I love what I do and I love to gig but I was starting to hate the double whammy of gigging and then writing it up afterwards. As a result I’d pretty much stopped taking on any gigs where the sole purpose of the excursion was to roadtest new material. This would be reflected in the number of gigs I’d do on a weekly basis. At the start of the year I was keen to fill my diary with absolutely anything at all to keep my gigging muscles toned. By the end of the year I wasn’t exactly turning the smaller unpaid gigs down but I wasn’t hunting them with the same voracity either. Two more gigs, two more diaries. Then it’s done. Done for good. Done. Done. Donedonedonedonedonedonedonedonedonedone.
Jonathan Mayor had been in touch asking if I could do him a favour and drive him over to The Gatehouse in Tyldesley to close the gig for James Blood. I like Jonathan, a road-trip in hois company is a good night in and of itself. I’m also hugely grateful for his on and off role as my infinitely more fabulous version of Obi Wan Kenobi. The estimable Mr Mayor’s advice has proven invaluable. More than happy to act as chauffeur for The Simply Gorgeous one on a night when I’ve nothing in the diary. On the morning of the gig James put a call out for an act to open the night for a modest sum. Okay, only three more diaries and then I’m done…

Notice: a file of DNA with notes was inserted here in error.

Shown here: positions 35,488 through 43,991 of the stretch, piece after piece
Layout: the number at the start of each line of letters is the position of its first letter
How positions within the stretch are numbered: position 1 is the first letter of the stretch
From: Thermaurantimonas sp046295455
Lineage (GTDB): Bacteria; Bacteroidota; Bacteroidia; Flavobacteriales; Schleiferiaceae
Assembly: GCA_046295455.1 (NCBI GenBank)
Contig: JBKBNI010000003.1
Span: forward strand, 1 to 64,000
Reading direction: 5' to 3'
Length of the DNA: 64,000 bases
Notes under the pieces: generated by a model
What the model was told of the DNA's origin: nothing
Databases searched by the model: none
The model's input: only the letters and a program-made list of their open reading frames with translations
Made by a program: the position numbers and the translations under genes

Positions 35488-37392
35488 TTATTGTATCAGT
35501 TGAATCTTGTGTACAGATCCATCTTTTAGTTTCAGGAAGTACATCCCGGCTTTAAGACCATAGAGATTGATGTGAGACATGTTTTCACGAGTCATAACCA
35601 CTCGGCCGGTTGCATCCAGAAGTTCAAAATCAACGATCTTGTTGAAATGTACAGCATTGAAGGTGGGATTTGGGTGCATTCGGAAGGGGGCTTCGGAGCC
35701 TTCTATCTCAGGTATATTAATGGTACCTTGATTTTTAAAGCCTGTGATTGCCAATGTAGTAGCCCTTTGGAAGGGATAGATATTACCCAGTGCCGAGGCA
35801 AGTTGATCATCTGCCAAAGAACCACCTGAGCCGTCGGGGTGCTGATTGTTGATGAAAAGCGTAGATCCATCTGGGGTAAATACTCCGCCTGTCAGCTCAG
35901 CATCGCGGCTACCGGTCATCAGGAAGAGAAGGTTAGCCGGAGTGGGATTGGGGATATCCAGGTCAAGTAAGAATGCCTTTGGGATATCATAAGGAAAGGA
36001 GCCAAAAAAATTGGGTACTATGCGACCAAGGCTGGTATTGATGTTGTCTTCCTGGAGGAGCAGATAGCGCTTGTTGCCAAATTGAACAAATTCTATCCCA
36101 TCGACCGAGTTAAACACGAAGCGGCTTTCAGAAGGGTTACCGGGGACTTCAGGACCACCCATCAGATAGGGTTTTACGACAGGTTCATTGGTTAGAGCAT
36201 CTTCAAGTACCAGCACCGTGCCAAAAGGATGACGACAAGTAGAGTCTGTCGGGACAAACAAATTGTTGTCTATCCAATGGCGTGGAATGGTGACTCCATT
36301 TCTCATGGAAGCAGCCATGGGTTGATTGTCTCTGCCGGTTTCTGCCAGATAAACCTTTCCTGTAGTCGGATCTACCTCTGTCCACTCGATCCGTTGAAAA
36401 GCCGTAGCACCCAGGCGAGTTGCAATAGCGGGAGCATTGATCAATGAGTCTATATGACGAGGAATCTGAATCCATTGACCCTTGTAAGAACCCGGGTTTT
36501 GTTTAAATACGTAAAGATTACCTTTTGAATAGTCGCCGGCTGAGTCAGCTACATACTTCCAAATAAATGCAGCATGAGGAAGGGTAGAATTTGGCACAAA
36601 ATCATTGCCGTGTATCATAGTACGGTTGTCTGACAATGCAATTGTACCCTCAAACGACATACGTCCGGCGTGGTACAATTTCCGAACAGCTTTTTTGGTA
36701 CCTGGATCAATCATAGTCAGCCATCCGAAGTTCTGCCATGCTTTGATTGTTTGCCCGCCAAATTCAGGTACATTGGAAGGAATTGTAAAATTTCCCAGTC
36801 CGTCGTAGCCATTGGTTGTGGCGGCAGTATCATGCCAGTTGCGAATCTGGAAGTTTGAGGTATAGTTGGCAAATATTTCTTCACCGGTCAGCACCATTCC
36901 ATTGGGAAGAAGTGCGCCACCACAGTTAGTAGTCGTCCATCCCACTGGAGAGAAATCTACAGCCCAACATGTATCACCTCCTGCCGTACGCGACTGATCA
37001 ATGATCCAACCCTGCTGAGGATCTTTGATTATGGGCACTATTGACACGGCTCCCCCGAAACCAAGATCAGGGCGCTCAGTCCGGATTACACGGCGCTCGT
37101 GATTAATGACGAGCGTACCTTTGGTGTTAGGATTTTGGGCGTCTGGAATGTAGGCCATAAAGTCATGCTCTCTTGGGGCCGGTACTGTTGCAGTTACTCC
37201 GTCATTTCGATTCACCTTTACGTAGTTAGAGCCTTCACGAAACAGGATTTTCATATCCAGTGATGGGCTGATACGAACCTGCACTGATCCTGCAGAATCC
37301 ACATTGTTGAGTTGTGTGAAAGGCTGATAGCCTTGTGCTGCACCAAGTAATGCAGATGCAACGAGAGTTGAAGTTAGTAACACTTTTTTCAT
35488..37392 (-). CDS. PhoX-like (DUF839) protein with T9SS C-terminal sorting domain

I got a text off of Andy Watson asking if he could nab a lift to Tyldesley as well. I told him he was more than welcome as long as he didn’t do any of his vocal warm ups in the car. Road trip! As a bonus we would be honoured with the presence of Clem, the very embodiment of loveliness, who would be taking her first trip out on her own after the arrival of her child. A chat and a tiny hug from Clem had been one of the highlights of any trip to The Gatehouse and it was great to see her again albeit briefly. In the end she had to scoot off during my set to see to her offspring but not to worry, unlikely she’d not seen it all before several times. I got my hug too.
The audience at The Gatehouse were a little splintered but come showtime there were plenty of folk sat around the front tables. My previous excursion to Tyldesley’s number one comedy night venue in December had felt less like a gig and more like an outreach programme for disaffected youth. The slack-jawed tracksuit clad self-fondlers were not in attendence on this particular night. Either they’d been carefull weeded out of the regular audience in the following weeks or we were up against a Snog, Marry, Avoid marathon on BBC 3.